Here is where I diverge from what many had to say on Entertainment on Disney vs HAL. Keep in mind I am not speaking to strictly youth facilities -- Disney has that hands down. I'm speaking about actual entertainment options for adults. The Walt Disney Theater was my single biggest disappointment from an adult who enjoys Disney and has seen their Broadway shows and virtually all the park shows from Walt Disney World. It is a great space, but the seating is tight from a width and pitch (front to back) I was horribly uncomfortable sitting on the "orchestra/floor" level seats, they had what looked like almost a church kneel rail (but solid and no place for toes) immediately behind the seat in front of you -- between the narrow pitch and space taken up by the kneel rail there is inadequate space for adult male feet and legs without feeling cramped and no-one could walk in front of you without you getting up to allow them to pass. Seating pitch in the HAL show lounges generally allowed a bar server or person to pass in front and plenty of unobstructed room for your feet.
The subjects of the production shows is pretty limited to Disney characters and video scenes, no intricate dance moves here, but some choreography, some theatrical oration and only snippets of quality vocal performance, no live music was part of the production shows! (many, but not all, HAL shows are accompanied by live music). The shows are geared toward Families (that definition includes a lot of kids!) the cadence of the shows is paced to keep a 6 year old embraced that has ADD -- so that means no costumed scene of Ursula from Little Mermaid belting our Poor Unfortunate Souls in its entirety -- just a short snippet of Ursula pirouetting through a refrain of it punctuated by juvenile jokes between snippets into the next Segway. On our four-day cruise there was a Family oriented magic show, due to the lack of seating comfort and a conflict with a Palo reservation we skipped it -- it was the only non-Disney show presented in the Walt Disney show theater during our cruise. If you are looking for live Dance music, jazz, string quartet, comedian or a sing-along all night piano bar it's not going to happen on the Dream (cast members did tell us that the piano bar does exist on the Magic and Wonder). The Dream has a venue that acts as a disco and cabaret (not consistently available for dancing though), and an adult magic show was performed there along with karaoke, there is a District Lounge that has an occasional vocalist or pianist, where performances are only about 30 minutes on, 30 minute break, and repeat till midnight nothing consistent or long enough to build a crowd. There is a sports bar (687), Skyline martini bar (very elegant I might add), and a champagne bar called PINK (actually beautiful but highly under-utilized and likely will fall victim to a future dry-dock remodel). The areas with the adult venues are known as the "District" and are adults only from 9 pm till close (essentially at midnight - but pretty dead earlier), and are relegated to a small area of the ship. Disney does have a phenomenal state-of-the art movie theater -- likely the largest at sea -- that was showing Brave and Wreck-It Ralph in Dolby 3D and Lincoln, additionally the Funnel Vision Theater showed older Disney movies as well. The large inside theater would allow adults to fill some of their time for the lack of evening entertainment options but would not be what an average adult cruiser would do to fill their evening out on a Cruise vacation.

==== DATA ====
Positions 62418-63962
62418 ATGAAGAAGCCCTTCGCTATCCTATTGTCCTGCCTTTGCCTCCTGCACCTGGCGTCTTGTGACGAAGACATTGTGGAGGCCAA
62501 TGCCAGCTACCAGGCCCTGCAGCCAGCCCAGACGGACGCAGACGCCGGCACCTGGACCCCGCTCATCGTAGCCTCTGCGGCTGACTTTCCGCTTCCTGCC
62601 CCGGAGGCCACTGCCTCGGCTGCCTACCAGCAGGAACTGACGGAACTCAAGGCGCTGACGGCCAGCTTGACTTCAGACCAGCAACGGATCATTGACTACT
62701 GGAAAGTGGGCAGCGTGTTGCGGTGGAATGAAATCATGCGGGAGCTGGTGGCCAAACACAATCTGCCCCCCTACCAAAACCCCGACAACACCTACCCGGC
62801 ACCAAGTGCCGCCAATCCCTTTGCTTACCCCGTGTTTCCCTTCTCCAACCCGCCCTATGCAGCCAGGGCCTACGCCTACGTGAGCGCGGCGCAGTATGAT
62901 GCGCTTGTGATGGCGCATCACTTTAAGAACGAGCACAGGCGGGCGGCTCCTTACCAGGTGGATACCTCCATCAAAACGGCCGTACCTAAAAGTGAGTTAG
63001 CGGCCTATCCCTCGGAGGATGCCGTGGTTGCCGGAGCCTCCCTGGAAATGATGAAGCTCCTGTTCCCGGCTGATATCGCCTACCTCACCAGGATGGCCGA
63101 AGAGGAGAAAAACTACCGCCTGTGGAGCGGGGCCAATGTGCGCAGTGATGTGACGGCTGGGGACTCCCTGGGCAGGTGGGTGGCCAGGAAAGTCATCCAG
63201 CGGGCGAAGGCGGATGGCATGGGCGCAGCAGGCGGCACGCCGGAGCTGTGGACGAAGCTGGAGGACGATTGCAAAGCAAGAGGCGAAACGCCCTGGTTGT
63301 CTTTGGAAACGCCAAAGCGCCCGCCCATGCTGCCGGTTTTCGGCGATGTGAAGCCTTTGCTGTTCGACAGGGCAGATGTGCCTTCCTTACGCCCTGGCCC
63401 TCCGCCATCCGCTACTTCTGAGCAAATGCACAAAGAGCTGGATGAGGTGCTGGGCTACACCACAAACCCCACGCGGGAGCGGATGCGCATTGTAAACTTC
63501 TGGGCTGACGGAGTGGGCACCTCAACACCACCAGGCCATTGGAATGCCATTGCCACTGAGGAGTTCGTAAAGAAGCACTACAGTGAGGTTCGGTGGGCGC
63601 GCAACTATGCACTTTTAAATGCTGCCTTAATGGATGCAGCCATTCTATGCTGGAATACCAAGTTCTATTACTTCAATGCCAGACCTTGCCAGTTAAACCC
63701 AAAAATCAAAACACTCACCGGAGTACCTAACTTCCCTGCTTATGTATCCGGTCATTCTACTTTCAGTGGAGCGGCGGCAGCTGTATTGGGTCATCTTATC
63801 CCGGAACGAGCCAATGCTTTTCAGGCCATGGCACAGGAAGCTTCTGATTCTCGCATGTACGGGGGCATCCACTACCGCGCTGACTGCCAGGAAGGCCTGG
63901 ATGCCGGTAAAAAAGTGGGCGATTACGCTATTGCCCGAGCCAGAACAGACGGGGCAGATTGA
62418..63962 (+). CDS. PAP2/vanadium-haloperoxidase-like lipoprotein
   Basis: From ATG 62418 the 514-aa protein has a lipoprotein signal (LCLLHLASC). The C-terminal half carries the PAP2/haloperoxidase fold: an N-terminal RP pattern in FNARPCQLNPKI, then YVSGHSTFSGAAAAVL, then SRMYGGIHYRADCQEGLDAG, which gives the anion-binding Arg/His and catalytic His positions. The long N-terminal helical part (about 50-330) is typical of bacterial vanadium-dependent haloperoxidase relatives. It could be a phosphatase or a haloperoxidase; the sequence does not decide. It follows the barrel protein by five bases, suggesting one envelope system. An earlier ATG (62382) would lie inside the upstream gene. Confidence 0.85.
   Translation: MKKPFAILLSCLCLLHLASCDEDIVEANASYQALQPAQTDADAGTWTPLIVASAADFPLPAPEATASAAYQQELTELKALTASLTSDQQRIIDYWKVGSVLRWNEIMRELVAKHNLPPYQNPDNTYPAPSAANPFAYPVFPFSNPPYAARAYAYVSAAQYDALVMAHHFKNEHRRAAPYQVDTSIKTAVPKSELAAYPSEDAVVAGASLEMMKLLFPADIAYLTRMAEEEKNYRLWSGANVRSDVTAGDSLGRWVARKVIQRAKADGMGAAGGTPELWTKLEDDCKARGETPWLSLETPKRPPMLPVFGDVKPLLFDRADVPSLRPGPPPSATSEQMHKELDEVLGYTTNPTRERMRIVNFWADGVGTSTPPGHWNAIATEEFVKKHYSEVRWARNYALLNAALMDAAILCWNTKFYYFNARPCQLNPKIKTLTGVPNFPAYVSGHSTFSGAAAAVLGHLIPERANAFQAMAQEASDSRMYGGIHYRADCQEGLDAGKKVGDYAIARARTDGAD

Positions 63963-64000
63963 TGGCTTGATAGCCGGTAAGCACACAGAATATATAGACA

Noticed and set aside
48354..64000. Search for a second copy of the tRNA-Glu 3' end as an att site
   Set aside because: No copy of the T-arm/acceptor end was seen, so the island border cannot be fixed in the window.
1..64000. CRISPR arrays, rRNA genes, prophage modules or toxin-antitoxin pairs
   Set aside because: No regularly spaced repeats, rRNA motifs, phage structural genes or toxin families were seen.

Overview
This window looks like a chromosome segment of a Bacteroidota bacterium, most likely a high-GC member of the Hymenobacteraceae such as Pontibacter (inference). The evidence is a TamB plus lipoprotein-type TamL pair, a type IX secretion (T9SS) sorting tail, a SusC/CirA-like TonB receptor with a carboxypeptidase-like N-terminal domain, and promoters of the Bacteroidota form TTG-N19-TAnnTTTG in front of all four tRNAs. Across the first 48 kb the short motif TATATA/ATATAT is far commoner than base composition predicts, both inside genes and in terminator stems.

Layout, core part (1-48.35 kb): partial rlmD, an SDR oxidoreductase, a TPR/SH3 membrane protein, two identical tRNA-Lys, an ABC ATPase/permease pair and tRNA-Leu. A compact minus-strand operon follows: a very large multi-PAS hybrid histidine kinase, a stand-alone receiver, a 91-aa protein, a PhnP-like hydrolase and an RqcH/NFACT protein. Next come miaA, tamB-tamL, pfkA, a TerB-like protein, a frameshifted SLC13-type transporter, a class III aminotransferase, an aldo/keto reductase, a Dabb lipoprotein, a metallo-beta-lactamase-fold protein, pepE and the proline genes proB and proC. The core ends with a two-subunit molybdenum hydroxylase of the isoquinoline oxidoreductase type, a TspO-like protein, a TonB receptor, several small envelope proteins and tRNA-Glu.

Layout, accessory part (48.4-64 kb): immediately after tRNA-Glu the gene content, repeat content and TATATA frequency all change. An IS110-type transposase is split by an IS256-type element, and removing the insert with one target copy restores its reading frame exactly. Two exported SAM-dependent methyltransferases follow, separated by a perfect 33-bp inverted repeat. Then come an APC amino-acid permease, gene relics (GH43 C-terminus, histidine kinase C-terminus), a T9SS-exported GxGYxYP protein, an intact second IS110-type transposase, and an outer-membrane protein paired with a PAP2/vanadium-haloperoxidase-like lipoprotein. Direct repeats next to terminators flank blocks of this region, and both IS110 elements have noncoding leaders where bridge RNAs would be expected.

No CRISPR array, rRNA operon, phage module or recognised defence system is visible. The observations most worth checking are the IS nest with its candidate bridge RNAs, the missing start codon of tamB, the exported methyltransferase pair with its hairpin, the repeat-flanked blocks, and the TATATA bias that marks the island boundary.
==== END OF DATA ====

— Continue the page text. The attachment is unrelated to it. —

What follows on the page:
The Pirates in the Caribbean fireworks show was a fun little pirate skit performed on deck with Disney magic culminating in a compact fireworks show at sea, dance party and a pirate feast on the buffet -- nothing like what you see in the theme parks in terms of size, but currently exclusive to Disney and it was palatable to an adult without being too Disney kool-aid-ish.
Rolling back around to my original question that was never fully answered in the Disney Cruise Line information or by my fellow CC members -- is Disney a good value proposition for a childless adult couple not cruising with family with children who enjoy, but are not enamored (keep in mind we do like Disney as a whole) with all the Disney Kitch -- my answer will have to be NO! I paid a premium cruise faire to subsidize vast portions of the ship devoted to youth activities and entertainment and ended up feeling segregated to small little islands of child-free zones, as the areas with Children where overwhelming, under foot, noisy and crowded. The Disney immersion is much more intense frankly than the parks at Walt Disney World and confining on a ship with limited reasonable opportunities to escape it. There was no premium I could attribute to Cabins or Dining, and I was personally disadvantaged from the lack of adult entertainment options. Even the pre-PA announcement chime of "When You Wish Upon a Star" gets old after the first day! There was one thing that we did enjoy on the Dream, but it was a gimmick, and that was the Aqua Duck -- that was a lot of fun to ride -- but not enough to overcome the many other short-comings from our perspective. If you have kids, and their ultimate enjoyment is paramount to a high quality cruise vacation -- Disney is likely not going to disappoint you, otherwise there are better options for your cruise! Less
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Cabin review: Disney Dream
Overall location was quite good, mid-ship, conveniently near the mid-ship stairwell vestibule. The cabin was quiet at most times as no public spaces were adjacent to it (including above and below) except for the vestibule. Only issue, suspect this is par for the course on a ship with a lot of children - the thumpty-thump-thump of running children is apparent from early-on (7 am) until 10 pm each evening.